A JUDICIAL review has been launched over potential developments at Pauls Moss.

The Whitchurch site is currently earmarked for development into a new health centre and campaigners have successfully managed to save the historic Pauls Moss house from being demolished as part of the plans.

But despite this initial victory, campaigners are still unhappy with the direction of the plans, and have launched the judicial review.

Paula Fraser, from Save Pauls Moss says she brought about the judicial review to protect the future of the site.

"The last thing I wanted to do was bring a claim for Judicial Review," said Paula. "But unfortunately once planning permission was granted and the possibility of a non-litigious resolution discounted by the other parties, there was no other option available to me to try to protect the conservation area and the amenity of the current and future residents of Pauls Moss.

"Shropshire Council have granted permission for a development which contains far less open space than their planning policy requires, with the justification that the intended residents are elderly and/or in need of care and therefore won't need the same space provision as those who don't share these characteristics.

"This approach to policy is not only unfair but also unlawful, discrimination which is contrary to the Equality Act 2010.

"Further, Shropshire Council is bound by the Public Sector Equality Duty and has failed to have due regard to its duty under section 149 of the EA to eliminate discrimination and advance equality of opportunity.

"These issues form the main grounds for my application for Judicial Review.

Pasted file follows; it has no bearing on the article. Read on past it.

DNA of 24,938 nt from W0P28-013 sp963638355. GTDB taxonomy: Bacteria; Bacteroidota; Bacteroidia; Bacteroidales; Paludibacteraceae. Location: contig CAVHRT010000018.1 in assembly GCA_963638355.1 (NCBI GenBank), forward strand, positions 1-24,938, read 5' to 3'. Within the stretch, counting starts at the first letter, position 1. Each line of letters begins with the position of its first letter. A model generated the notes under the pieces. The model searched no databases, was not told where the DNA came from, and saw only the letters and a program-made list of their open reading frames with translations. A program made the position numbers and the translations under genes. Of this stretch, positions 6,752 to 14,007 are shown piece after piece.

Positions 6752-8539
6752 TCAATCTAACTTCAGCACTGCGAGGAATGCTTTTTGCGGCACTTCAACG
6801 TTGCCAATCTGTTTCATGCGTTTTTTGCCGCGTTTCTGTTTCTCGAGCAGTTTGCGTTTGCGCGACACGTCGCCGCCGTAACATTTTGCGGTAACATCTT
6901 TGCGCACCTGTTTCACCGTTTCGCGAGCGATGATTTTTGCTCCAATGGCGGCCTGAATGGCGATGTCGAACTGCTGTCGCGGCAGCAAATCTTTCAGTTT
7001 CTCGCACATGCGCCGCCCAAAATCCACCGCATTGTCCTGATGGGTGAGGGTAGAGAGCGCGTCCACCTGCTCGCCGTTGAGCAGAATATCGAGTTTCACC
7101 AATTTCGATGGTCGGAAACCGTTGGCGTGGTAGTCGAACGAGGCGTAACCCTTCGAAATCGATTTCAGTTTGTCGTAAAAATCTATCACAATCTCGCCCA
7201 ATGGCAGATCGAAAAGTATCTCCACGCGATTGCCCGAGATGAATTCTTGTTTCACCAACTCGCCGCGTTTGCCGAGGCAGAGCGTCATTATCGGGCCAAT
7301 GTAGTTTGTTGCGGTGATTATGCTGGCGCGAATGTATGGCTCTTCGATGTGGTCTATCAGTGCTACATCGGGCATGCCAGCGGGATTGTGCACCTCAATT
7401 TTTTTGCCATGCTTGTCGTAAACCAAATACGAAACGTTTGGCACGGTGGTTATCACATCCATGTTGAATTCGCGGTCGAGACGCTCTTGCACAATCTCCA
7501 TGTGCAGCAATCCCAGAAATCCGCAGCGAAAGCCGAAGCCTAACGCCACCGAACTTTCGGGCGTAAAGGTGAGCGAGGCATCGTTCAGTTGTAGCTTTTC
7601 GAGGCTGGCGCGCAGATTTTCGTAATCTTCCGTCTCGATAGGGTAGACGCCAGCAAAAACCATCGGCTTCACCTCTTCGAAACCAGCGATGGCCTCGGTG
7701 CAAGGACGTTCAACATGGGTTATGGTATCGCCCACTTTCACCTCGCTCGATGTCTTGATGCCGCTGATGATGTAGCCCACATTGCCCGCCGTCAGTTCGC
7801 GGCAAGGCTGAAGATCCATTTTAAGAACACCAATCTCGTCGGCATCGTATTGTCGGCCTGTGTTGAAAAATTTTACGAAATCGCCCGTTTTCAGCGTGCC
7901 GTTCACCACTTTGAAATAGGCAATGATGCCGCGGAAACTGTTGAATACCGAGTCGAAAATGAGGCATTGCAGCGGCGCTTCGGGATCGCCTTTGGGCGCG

"As I have repeatedly stated, I am in no way anti-development, I believe that the proposed new health centre, 'extra care' housing and community hub represent necessary and desirable progress for the town.

"However, I feel that the benefits of these facilities would be all the greater if delivered in a differently designed scheme. A development more sensitive to the area, with architecture of a less institutional style and far more open green space.

"This is why I and others involved in the 'Save Pauls Moss' campaign commissioned renowned architect and urban planner John Burrell to draw up alternative plans for the Pauls Moss site.

"These plans offered the same quantum of development whilst still providing considerably more usable open space than both the original and revised Wrekin Housing Trust proposals.

"For people of all ages, abilities and disabilities, the physical and mental health benefits of spending time outdoors in natural surroundings are well documented.

"I believe the 107 future occupants of the extra care housing at Pauls Moss are all entitled to on-site high quality, usable green space in which to socialise and exercise, to enjoy plants, birds and wildlife, perhaps even grow some fruit and vegetables.

"These are not things that the approved over-scaled development and its small areas of open space and utilitarian landscaping, lends itself to.

"My sterling legal team and I are currently awaiting news on whether we have permission to proceed to a substantive hearing in the High Court.

"Should we be granted permission, we hope that the presiding Justice will agree that the Council acted unlawfully and therefore quash the planning permission.

"Maybe then, third time lucky, we will finally end up with the Pauls Moss development the town and its people are due."

Shropshire Council was unavailable to comment.